what will grayson, will grayson means for the gays

April 20th, 2010

So, last week I learned that If I Stay hit the New York Times Children’s paperback bestseller list at #4 its first week out. This was delightful—and I might add, surprising—news.

But when my editor sent me an early PDF of the list, there was something else that caught my eye that made me even happier, and no, I’m not bullshitting here. Will Grayson, Will Grayson by John Green and David Levithan debuted on the New York Times Hardcover Children’s list at #3 (right behind The Hunger Games and Catching Fire by Suzanne Collins, which David Levithan, who also works at Scholastic, edits–oh, the irony!).

WGWG’s success made me happy for a number of reasons. For one, the book is, as John Green might say “made of awesome.” It is a wonderful, hilarious, touching, wacky story of two guys named Will Grayson, who meet by chance about midway through the book and are inextricably linked, by their common names and by an irrepressible character/force of nature named Tiny Cooper, who is described as “the world’s largest person who is really, really gay, and also the world’s gayest person who is really, really large.” The book ends with a musical that is as good as the Buffy the Vampire Slayer musical, which is saying something for something that exists only on the page. The book is also edited by my editor, Julie Strauss-Gabel, who I love, and any win for her thrills the bloomers off me (now you know, I wear bloomers) and is published by my peeps, Dutton/Penguin.

But, my happiness goes beyond that. Now look, I don’t keep a running tally of every book that has ever hit the NYT list, but based on my informal survey  there has never been a YA book on the list about gay romance where the GAYNESS wasn’t the point of the story. And, sure, there’s gay romance in WGWG. will grayson (the depressed will; you know he’s depressed because his chapters are all in lower case) is gay and (MINOR SPOILAGE) has an online fling, a romance with Tiny Cooper and yet another budding romance by book’s end. Tiny Cooper’s myriad romantic entanglements are on the page here. But you know what? So is Will Grayson’s totally halting and melty romance with a fabulously sardonic girl named Jane.  It’s all part of the tapestry—gay, straight, whatever.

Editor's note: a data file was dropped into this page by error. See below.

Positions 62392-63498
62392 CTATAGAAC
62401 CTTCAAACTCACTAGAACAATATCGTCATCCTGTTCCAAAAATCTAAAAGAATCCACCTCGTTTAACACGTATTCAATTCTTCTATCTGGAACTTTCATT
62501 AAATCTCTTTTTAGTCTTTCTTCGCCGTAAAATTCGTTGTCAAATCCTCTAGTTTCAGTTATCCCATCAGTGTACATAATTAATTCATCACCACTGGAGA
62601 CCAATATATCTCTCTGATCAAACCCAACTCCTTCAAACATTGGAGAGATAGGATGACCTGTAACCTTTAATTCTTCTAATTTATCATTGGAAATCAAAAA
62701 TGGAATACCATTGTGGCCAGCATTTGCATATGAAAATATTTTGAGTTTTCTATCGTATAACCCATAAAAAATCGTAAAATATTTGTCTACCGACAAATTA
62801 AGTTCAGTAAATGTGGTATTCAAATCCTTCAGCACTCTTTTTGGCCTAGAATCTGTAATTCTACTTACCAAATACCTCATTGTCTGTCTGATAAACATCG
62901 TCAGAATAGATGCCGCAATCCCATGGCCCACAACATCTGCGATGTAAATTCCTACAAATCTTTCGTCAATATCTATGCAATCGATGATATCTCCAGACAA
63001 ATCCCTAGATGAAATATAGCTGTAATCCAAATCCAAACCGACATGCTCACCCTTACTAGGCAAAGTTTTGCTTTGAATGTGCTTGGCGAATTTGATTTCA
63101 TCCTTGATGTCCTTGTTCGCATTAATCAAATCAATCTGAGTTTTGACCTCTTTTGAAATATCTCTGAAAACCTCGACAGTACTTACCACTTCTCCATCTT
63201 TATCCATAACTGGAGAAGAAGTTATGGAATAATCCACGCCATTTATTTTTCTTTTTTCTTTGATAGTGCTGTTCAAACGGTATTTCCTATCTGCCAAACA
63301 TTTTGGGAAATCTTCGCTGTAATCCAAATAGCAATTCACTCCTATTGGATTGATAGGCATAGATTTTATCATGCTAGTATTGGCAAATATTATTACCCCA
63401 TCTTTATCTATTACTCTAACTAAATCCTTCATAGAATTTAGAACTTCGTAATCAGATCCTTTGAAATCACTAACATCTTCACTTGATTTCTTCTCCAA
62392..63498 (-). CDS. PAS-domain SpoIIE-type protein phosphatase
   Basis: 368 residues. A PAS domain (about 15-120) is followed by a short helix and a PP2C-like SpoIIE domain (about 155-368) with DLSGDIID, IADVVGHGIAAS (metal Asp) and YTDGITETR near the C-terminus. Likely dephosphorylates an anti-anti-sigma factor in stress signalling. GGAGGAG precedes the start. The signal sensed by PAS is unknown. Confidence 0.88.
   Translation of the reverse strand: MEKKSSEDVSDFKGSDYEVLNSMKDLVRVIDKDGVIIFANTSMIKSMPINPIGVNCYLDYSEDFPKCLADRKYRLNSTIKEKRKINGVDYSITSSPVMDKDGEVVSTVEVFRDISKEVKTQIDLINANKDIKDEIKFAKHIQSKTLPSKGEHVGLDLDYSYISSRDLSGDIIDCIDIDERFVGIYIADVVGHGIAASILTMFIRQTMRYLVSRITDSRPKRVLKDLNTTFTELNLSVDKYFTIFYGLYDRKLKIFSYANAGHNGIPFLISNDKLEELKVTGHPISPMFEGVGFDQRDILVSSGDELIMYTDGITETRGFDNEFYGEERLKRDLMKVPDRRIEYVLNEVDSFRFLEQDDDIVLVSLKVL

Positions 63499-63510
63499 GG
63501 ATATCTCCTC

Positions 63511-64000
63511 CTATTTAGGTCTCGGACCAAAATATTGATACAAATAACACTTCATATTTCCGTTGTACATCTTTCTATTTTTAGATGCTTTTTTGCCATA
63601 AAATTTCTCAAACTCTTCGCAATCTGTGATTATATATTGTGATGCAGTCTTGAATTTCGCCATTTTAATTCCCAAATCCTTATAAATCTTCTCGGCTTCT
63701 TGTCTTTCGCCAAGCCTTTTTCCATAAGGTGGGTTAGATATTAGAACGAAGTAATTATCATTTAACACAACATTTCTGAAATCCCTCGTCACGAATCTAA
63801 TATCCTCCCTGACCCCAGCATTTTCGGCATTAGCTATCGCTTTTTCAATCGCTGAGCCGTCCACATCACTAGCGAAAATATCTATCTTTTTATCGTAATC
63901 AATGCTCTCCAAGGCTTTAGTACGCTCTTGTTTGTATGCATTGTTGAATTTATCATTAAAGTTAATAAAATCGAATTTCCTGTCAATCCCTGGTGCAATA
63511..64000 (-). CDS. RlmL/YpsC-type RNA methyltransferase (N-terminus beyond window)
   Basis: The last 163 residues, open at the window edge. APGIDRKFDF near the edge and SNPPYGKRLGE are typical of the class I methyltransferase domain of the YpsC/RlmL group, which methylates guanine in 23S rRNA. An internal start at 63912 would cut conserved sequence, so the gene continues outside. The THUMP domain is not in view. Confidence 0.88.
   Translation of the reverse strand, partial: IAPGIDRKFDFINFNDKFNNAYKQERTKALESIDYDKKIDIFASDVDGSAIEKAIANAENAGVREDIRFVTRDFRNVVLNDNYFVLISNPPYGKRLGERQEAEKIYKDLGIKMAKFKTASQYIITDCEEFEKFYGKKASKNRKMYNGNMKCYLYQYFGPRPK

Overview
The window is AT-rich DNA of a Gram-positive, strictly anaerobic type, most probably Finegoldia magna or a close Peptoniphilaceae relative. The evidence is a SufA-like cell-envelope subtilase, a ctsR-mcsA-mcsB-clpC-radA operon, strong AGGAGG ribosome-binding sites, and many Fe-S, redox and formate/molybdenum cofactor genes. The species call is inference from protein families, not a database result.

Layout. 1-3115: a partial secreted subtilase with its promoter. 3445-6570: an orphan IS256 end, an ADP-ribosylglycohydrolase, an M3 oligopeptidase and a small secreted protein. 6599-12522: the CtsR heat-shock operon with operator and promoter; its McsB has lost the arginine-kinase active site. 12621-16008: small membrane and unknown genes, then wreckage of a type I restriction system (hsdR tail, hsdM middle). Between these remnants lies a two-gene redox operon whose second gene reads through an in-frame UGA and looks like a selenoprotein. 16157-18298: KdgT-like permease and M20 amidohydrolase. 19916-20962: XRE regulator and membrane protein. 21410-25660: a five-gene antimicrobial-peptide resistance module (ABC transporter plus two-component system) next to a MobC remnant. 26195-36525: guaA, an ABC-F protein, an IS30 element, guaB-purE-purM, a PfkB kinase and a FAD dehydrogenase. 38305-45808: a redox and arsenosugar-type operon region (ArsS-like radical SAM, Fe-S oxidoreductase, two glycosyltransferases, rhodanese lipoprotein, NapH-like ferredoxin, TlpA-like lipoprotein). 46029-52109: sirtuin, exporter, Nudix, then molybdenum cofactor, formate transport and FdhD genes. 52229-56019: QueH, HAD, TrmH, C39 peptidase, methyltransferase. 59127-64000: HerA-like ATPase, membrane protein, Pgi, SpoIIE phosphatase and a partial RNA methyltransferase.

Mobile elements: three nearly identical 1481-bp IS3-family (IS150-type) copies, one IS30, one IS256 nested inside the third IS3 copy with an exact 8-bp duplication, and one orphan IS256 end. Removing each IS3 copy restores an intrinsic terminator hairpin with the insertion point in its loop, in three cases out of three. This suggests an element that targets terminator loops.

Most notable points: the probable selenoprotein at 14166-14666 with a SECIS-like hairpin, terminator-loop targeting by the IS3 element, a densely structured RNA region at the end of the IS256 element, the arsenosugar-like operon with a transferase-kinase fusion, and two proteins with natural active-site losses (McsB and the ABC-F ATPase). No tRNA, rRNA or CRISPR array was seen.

And that’s what makes this book so special. And that’s what makes its insta-success so noteworthy—and so hopeful. Because I think that teen readers just don’t give a crap. Gay romance, straight romance, they’ll take it, so long as it’s well-written. Same-sex marriage? Yawn. No big deal. You think I talk out of my behind? I have some research to back me up here. One recent study from The Girl Scouts, no less, found that six out of ten teenagers support same-sex marriage. Another study puts that percentage as 75 percent of teens supporting gay marriage.

Contrast that with: